A Winter Lost - _Die längste Nacht_
(Sun & Moon Records, 2013)
by: Chaim Drishner (7.5 out of 10)
_Die längste Nacht_ ("The Longest Night"), the sophomore album by the Canadian trio A Winter Lost, is almost twice as long as the band's debut; longer in playing time yet more or less in the same vein and aesthetically similar to the previous album, _Weltenende_. The other major difference is the emergence of English lyrical content, now co-existing side by side with German-written texts, as opposed to the previous album that had been entirely written and sung in German.

The female vocalist is in charge of both the extreme screeching vocals and the sporadic clean ones. She is one whom Cadaveria (the almost mythic and always enigmatic female singer of Italian band Opera IX) would have been proud of, since they share the same vocal tone, the same viciousness and sound similarly pissed off and angry as all hell -- probably even Martin Walkyier (the truly legendary original vocalist of British pagan thrash gods, namely Sabbat) too.

I like the album a lot, and fuck the naysayers who may regard it as being goofy or gimmicky; nevertheless, the atmosphere is sombre and cold, the melodies are gorgeous, the riffs are typical black metal in essence and so are the harmonies and above all, the black metal brand A Winter Lost are playing is slow to mid-paced at best, and that's the velocity I, in most cases, feel the most comfortable with. Slow is dark and emotional, and I like my music -- metal or otherwise -- as dark and as emotional as possible, so sue me. I think speed, more often than not, kills the atmosphere and renders the recording less viable, diminishing the emotional impact of any kind of music on the listener.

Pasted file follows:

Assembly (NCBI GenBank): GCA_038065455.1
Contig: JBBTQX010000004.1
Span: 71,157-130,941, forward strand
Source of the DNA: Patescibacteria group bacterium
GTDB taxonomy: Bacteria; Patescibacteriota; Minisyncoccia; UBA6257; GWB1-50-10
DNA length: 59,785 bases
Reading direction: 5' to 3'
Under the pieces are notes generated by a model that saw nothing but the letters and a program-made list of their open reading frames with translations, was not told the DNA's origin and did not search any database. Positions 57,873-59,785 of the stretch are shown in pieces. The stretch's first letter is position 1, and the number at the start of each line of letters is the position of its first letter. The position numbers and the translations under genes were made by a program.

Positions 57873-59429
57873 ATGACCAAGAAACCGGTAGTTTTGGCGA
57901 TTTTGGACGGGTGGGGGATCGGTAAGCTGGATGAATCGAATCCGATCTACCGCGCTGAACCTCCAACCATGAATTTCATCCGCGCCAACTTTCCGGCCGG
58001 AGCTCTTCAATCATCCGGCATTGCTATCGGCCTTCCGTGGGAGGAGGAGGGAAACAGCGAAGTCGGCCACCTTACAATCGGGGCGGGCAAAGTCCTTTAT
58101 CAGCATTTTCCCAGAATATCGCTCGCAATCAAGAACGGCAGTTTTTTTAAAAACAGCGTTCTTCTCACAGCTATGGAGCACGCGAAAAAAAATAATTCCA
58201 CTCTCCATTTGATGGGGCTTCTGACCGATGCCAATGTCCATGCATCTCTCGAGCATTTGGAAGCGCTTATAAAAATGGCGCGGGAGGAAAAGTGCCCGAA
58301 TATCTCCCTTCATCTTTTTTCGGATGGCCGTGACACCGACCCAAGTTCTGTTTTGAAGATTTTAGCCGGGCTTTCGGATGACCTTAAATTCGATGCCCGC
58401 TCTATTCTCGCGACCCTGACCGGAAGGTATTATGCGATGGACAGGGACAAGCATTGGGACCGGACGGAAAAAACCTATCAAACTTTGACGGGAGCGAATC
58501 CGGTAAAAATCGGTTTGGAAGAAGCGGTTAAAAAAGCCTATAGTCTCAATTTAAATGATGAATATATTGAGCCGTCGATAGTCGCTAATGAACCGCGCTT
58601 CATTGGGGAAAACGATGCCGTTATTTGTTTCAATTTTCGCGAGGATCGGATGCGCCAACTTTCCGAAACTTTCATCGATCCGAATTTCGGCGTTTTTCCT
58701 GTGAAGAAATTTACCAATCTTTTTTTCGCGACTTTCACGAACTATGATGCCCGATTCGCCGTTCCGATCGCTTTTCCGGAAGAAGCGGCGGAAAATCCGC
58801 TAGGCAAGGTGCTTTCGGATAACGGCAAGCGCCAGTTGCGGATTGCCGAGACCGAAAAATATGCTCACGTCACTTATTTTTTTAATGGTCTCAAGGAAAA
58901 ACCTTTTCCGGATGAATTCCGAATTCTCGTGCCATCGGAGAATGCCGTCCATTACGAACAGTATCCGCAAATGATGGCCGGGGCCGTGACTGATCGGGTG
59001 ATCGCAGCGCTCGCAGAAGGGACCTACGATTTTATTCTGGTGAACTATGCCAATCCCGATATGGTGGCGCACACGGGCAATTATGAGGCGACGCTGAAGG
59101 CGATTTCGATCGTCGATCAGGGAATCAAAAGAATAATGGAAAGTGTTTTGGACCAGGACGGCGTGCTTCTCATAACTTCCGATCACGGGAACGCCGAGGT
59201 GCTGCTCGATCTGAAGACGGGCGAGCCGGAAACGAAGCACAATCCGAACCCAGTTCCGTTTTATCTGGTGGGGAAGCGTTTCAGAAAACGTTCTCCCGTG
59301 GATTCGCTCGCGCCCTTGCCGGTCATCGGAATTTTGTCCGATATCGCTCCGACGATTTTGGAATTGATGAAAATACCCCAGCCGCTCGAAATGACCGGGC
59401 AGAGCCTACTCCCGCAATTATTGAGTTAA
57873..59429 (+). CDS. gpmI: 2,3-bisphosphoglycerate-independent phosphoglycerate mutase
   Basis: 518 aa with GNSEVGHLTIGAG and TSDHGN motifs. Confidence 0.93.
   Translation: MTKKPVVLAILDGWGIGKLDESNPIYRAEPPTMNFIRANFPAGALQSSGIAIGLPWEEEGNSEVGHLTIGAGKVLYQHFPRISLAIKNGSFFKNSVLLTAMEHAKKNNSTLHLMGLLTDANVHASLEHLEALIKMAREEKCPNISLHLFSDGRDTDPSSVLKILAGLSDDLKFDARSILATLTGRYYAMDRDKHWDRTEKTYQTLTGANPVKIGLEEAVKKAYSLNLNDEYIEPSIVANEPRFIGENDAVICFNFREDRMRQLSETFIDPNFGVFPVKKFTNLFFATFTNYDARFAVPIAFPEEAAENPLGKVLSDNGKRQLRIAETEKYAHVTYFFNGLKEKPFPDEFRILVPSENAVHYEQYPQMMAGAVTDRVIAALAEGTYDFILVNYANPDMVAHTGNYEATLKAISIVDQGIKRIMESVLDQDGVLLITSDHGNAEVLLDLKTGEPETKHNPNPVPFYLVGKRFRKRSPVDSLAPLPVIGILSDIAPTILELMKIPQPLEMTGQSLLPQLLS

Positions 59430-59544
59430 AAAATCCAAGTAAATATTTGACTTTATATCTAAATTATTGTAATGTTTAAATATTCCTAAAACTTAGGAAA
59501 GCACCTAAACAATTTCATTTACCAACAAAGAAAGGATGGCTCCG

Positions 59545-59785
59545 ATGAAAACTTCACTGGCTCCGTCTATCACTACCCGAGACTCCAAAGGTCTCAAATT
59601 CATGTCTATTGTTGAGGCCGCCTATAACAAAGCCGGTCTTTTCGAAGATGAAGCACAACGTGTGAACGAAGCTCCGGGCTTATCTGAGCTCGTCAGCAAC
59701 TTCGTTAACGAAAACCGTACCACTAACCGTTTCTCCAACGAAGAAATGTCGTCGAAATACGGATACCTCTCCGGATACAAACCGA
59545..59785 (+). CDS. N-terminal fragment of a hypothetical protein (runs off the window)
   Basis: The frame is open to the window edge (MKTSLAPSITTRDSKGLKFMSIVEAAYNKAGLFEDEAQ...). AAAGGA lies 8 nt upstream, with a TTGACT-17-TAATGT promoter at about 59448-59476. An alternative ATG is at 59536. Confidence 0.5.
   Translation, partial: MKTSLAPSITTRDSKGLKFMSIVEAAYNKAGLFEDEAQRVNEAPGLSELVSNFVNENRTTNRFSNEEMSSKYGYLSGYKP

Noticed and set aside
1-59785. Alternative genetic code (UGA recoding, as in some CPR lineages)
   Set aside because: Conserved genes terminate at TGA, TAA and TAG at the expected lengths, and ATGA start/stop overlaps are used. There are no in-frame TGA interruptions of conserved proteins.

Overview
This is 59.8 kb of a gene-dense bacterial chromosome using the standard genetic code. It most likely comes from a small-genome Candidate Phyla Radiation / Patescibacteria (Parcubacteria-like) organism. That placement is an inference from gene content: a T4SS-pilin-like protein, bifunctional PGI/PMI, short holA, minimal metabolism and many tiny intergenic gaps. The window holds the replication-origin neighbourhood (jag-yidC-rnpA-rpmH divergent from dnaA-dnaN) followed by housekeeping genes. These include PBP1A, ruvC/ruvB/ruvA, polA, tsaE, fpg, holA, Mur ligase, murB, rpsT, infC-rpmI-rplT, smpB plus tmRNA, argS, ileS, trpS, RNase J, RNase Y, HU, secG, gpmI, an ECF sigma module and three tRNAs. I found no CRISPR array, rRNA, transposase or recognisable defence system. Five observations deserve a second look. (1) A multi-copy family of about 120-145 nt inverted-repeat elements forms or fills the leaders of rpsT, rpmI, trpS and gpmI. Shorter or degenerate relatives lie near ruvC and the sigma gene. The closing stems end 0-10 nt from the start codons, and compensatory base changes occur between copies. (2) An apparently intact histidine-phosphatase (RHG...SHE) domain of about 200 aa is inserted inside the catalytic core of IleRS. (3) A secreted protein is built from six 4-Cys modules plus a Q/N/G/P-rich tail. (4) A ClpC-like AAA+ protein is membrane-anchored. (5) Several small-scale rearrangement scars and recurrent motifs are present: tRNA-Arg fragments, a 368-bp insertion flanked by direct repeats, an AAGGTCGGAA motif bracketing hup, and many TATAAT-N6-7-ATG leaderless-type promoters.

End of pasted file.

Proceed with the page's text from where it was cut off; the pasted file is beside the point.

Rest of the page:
The artwork, as well as the (English) texts are remarkably beautiful and in agreement with each other, corresponding well with the icy musical content, whereas the German-sung tracks are even more sublime, due to the general 'music' of this much-hated language, and how it co-exists and flirts with the metallic display that accompanies it.

The singular sound of A Winter Lost is in part derived from the so-called depressive / suicidal black metal sound and in part from the older sound of European melodic black metal bands, be they German or Swedish, with a hint of an occult vibe not unlike the sound of Opera IX in their early days.

The result is by all means unique and rewarding; the production is meticulous with the details it portrays (every instrument on the recording is extremely well represented); the riffs are harmonious and captivating without needing the dissonant bad-ass attitude and without the need to prove anything to any narrow-minded purists out there; and the vocalist is good at what she does, adding a relatively new colour to the somewhat stagnant pool of black metal's distinctive (and very limited) vocal approaches. The non-metallic moments -- folk-oriented, often neoclassical, nature-influenced aural beauties -- are nothing short of gorgeous, but unfortunately too brief.

All in all, _Die längste Nacht_ is a well written and executed album, dusting off black metal's old paradigms and offering a fresh and singular look at this artistic expression without veering off or crossing genres -- a new musical dimension spawned forth from the same building blocks that somehow have transfigured into something different and highly captivating.

Highly melodic and addictive, this half-German, half-English sung curiosity is a transfusion of new blood straight into the rotting and crumbling veins of black metal as we know it, in addition to being an ice cold, if beautiful, ode to nature.

Contact: http://www.sunandmoonrecords.com/

(article published 27/1/2014)

RSS Feed RSS   Facebook Facebook   Twitter Twitter  ::  Mobile : Text  ::  HTML : CSS  ::  Sitemap

All contents copyright 1995-2023 their individual creators.  All rights reserved.  Do not reproduce without permission.

All opinions expressed in Chronicles of Chaos are opinions held at the time of writing by the individuals expressing them.
They do not necessarily reflect the opinions of anyone else, past or present.